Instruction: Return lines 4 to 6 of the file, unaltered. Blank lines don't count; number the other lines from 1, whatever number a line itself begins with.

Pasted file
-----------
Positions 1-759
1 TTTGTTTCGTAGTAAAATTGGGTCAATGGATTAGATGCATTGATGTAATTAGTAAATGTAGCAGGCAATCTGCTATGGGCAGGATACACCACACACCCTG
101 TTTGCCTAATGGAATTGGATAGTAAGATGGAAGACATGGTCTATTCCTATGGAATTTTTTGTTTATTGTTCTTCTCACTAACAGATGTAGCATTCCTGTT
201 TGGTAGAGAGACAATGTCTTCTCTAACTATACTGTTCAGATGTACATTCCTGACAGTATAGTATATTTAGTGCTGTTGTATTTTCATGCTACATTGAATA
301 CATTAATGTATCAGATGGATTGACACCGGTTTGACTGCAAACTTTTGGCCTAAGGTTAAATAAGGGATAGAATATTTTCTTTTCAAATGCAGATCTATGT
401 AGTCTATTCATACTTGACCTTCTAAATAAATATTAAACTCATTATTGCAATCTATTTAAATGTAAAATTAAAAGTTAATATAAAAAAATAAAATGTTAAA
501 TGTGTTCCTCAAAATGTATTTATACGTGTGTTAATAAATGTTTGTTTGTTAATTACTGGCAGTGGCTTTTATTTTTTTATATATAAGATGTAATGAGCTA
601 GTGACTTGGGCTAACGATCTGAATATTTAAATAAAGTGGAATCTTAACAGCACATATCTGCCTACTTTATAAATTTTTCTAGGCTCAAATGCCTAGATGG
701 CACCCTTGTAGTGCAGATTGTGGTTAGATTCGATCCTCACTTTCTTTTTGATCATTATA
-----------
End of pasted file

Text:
201 TGGTAGAGAGACAATGTCTTCTCTAACTATACTGTTCAGATGTACATTCCTGACAGTATAGTATATTTAGTGCTGTTGTATTTTCATGCTACATTGAATA
301 CATTAATGTATCAGATGGATTGACACCGGTTTGACTGCAAACTTTTGGCCTAAGGTTAAATAAGGGATAGAATATTTTCTTTTCAAATGCAGATCTATGT
401 AGTCTATTCATACTTGACCTTCTAAATAAATATTAAACTCATTATTGCAATCTATTTAAATGTAAAATTAAAAGTTAATATAAAAAAATAAAATGTTAAA